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Vacation: FSA Eligibility
Vacation: reimbursement is not eligible with a Flexible Savings Account (FSA)
Vacation is not eligible for reimbursement with flexible spending accounts (FSA), health savings accounts (HSA), and health reimbursement accounts (HRA), dependent care flexible spending accounts, and limited-purpose flexible spending accounts (LPFSA) because it is for general health purposes.
Why does vacation matter?
Vacation is not only fun and exciting, but can also boost health and provide a lot of physical and psychological benefits. While many Americans would happily take time off from work, the average U.S. employee doesn't use up all of his or her eligible vacation time.
Many are aware of the differences in vacation time afforded in Europe versus in America. Europeans understand that breaks improve workplace efficiency. We have the misconception that more hours will always increase output, while ignoring the clear evidence that the secret to being an effective worker is not working too hard.
How does vacation affect health?
A study found that men who take frequent annual vacations were 21 percent less likely to die from any cause and were 32 percent more likely to die from heart disease. Women who took a vacation only once every six years or less were almost eight times more likely to develop coronary heart disease or have a heart attack compared to women who vacationed at least twice a year. They are also more likely to suffer from depression and increased stress.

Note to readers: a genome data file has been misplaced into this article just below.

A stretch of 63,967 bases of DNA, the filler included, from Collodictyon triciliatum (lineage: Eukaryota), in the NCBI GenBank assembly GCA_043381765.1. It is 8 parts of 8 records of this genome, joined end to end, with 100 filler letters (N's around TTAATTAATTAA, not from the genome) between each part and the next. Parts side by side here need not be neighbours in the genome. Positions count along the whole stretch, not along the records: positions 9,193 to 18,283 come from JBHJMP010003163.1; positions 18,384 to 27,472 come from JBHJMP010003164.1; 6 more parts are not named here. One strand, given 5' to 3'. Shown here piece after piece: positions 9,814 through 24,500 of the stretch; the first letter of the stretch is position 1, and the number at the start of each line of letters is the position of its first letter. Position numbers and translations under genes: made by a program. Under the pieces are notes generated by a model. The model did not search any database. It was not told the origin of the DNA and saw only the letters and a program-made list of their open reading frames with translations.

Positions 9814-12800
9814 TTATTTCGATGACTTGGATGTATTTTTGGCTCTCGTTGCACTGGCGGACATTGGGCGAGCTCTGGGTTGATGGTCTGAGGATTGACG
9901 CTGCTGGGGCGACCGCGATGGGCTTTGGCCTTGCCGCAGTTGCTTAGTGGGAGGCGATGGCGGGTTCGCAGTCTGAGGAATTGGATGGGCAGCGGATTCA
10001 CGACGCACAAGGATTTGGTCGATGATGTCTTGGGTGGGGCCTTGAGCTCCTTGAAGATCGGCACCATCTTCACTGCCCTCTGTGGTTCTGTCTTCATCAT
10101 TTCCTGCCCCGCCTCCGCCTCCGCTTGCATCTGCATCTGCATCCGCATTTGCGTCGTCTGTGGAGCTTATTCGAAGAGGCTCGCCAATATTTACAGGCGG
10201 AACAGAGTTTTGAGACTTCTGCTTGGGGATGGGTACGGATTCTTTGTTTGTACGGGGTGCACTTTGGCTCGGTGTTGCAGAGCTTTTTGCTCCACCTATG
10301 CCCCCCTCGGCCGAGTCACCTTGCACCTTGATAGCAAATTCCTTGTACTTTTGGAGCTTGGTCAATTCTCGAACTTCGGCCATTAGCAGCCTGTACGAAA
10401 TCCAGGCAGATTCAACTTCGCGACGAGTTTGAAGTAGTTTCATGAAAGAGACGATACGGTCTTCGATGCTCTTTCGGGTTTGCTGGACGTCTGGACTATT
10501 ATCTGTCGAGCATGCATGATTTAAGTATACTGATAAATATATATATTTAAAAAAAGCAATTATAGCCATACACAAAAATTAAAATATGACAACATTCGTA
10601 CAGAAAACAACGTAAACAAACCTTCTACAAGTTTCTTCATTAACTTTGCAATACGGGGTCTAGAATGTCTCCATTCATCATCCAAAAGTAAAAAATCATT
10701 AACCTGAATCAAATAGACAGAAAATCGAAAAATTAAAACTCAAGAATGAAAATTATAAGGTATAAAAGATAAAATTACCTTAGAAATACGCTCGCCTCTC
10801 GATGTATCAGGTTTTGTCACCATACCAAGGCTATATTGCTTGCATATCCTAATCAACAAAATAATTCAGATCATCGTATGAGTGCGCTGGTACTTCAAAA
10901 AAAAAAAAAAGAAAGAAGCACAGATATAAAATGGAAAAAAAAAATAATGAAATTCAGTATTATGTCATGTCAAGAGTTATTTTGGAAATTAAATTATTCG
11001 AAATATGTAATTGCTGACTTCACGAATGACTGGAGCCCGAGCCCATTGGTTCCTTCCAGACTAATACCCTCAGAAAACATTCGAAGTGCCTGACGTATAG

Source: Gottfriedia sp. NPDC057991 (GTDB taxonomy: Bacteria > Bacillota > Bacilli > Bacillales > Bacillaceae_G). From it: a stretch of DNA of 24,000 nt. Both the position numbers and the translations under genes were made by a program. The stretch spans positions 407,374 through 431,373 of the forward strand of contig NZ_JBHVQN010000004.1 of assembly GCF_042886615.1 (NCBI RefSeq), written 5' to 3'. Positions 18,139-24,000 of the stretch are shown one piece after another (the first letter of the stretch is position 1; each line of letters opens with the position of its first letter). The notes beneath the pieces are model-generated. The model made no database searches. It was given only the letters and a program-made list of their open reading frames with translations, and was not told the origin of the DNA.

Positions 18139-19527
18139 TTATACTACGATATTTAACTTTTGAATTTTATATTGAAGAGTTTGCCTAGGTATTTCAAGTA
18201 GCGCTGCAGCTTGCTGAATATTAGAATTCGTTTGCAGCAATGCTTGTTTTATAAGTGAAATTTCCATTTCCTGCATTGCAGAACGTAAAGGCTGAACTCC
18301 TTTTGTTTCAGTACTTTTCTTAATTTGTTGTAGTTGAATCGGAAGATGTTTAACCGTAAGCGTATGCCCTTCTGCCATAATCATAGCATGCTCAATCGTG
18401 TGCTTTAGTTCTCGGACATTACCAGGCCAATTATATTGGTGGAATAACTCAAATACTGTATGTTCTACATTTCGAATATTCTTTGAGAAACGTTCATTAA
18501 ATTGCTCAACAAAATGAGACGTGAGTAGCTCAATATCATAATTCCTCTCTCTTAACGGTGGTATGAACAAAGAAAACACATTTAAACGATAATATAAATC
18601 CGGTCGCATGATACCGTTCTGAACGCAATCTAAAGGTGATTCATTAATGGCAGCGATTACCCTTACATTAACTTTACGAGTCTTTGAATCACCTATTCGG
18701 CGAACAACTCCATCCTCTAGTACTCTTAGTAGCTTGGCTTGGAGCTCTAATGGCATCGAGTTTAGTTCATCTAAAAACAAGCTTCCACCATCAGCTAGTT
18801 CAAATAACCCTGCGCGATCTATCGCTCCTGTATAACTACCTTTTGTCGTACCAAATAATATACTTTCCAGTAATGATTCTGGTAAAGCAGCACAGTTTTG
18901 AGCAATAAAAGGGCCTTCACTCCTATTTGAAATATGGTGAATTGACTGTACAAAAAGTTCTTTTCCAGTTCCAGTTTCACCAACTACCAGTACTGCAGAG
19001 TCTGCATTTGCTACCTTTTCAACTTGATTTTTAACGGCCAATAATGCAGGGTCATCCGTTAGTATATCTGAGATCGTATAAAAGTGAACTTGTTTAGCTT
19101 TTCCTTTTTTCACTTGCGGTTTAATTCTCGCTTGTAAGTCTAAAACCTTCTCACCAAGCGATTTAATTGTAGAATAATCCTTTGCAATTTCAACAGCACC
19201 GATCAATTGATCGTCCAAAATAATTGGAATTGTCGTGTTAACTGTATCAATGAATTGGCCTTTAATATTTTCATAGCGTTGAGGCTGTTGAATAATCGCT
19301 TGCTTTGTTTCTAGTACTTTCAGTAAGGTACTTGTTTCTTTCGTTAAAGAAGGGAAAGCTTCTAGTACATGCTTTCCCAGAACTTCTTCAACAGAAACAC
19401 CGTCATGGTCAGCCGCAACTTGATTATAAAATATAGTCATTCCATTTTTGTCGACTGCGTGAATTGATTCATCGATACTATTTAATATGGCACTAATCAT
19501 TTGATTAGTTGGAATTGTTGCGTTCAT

The benefits of vacationing also extended to lower blood pressure and smaller waistlines. A study conducted by the American Psychological Association concluded that vacations reduce stress by removing people from activities and environments that tend to be sources of stress (CNN).
How does vacation affect productivity?
Human attention is limited and overtime binges lead to bursts of output that exert a hangover effect in later days. Short periods of attention interspersed with equally deliberate breaks are the optimum way to harness our full capacity to be productive. Just as small breaks improve concentration, long breaks replenish job performance.
Numerous studies have also shown that productivity turns sharply negative as we move beyond 40 hour weeks. Even taking a 24 hour break will allow most people to have better life perspective and increase their motivation to achieve their goals after the vacation. The bottom line is that breaks are better for our brains than overtime.
Vacation is not eligible for reimbursement because it is considered a general health expense.